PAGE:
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Publisher's Summary

The planet Athshe was a paradise whose people were blessed with a mystical awareness of existence.

Then the conquerors arrived and began to rape, enslave, and kill humans with a flicker of humanity. The athseans were unskilled in the ways of war, and without weapons. But the gentle tribesmen possessed strange powers over their dreams. And the alien conquerors had taught them how to hate....

©1976 Ursula K. Le Guin (P)2009 Audible, Inc.

Critic Reviews

  • 1973 Hugo Award, Best Novella
  • All-Time Best Novellas (Locus Magazine)

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What listeners say about The Word for World Is Forest

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Classic Tree Hugger Masterpiece

Ursula LeGuin is so much head & shoulders above most other SciFi/Phantasy writers it's not even funny. This world is beautiful and a dream. Allegory with guns, but not a shoot 'em up. Not for every one,it's somewhat slow. This is not a long novel, but so dense I relisten to chapters just to get it all. And then on re -reading/listening get more. Here the author does not spell everything out but it implied in a masterful way, that it engages your own imaginative function.

18 people found this helpful

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    5 out of 5 stars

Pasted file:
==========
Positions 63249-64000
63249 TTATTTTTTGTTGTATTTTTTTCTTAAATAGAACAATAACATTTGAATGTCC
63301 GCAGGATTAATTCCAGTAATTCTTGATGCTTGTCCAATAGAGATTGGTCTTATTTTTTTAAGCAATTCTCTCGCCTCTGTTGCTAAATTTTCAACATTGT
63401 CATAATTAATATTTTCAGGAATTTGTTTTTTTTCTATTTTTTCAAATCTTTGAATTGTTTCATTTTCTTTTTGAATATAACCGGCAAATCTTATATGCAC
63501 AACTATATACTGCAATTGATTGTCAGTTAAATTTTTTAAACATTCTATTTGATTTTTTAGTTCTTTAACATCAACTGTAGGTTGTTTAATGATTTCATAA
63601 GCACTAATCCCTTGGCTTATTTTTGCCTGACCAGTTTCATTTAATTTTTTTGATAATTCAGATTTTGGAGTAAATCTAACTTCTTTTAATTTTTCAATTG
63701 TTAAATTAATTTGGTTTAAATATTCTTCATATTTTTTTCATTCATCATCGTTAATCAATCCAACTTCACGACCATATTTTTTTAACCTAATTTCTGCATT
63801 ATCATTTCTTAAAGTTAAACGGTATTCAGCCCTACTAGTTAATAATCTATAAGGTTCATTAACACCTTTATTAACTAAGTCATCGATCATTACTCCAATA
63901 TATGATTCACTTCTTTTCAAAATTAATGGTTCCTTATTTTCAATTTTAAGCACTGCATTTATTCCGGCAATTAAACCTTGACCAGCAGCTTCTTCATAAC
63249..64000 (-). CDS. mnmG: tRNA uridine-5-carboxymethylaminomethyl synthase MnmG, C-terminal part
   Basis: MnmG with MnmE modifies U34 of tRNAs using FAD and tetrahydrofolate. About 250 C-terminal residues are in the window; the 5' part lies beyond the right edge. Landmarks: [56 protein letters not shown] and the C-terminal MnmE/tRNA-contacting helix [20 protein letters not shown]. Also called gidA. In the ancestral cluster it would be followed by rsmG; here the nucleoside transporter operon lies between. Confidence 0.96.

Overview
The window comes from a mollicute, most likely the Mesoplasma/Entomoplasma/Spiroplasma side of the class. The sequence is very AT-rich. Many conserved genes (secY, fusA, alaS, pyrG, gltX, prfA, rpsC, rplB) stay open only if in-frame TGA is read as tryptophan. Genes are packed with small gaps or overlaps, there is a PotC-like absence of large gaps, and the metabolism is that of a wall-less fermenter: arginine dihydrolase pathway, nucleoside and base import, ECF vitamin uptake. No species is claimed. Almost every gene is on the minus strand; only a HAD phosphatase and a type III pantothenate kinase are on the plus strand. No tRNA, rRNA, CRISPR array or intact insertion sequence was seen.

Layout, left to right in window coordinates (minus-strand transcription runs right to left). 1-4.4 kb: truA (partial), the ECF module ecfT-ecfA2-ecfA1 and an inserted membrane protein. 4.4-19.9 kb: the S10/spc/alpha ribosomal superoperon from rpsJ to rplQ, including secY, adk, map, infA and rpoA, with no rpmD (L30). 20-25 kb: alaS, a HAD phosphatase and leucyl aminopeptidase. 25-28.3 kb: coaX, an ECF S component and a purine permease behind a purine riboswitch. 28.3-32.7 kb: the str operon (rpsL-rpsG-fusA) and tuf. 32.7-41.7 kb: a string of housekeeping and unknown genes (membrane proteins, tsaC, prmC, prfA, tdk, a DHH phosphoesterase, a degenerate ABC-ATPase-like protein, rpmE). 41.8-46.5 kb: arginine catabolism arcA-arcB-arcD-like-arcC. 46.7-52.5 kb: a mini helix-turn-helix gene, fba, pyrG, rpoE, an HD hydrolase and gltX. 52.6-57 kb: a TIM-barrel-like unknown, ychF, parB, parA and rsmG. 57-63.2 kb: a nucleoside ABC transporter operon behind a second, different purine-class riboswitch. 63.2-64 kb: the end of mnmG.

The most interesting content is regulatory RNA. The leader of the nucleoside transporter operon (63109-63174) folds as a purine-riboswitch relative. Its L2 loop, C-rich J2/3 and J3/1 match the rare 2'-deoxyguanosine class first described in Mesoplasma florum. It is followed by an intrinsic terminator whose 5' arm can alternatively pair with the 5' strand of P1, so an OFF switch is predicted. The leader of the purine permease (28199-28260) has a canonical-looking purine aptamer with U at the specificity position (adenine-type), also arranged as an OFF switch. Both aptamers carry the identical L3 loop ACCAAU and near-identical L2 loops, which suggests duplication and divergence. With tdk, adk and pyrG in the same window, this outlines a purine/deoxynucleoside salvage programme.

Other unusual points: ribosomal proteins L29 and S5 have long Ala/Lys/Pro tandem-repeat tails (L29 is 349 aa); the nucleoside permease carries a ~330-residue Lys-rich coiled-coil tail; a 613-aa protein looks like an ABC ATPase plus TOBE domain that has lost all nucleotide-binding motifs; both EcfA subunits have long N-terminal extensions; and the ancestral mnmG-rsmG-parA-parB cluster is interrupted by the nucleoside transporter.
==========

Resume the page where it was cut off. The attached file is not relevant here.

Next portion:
She is talent incarnate

Rarely can one find a read so full of deeper, and not instantly obvious, meanings that one has to stop the recording regularly to think about it, while also being wholly enraptured by the tale as it progresses.
Le Guin is a rare breed of writer, a true innovator, a master of literary sorcery.

18 people found this helpful

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Violence begets violence

This is a very powerful story. And it isn't about how terrible human being, represented by Davidson, are. It's about how, in the face of violence, in the face of degenerate abuse, those abused may be justified in exercising violence as retribution. But, then, they also pay the prize of violence. Guilt, shame, loss of humanity, nightmares.

It really is a brilliant title. Our word for world is a glorified word for dirt. On the other hand, it's in the dirt the forest grows. If this story must be considered moralistic, the moral is that although violence might save you from one enemy, it leaves you defenceless against another. And the question is which enemy is worse.

Sure, Davidson, the main villain of the story, is a caricature of a beast. He's so vile it can be both a little exhausting and a little amusing to suffer his drivel. However, and this is the scary part, as far as I'm concerned, the atrocities he commits were, really, actually committed by real life humans, numerous times over the course of our sordid history. In Le Guin's story, evil springs from Davidson's insane philosophy, a philosophy so far out there, it looks like the ramblings of brainwashed cultist indoctrination victims. We, on the other hand, we, real humans, have no need for nearly as pronounced a framework in order to rationalise those very acts. We'll happily rape and murder our way through the people a town over if we think their blood is off.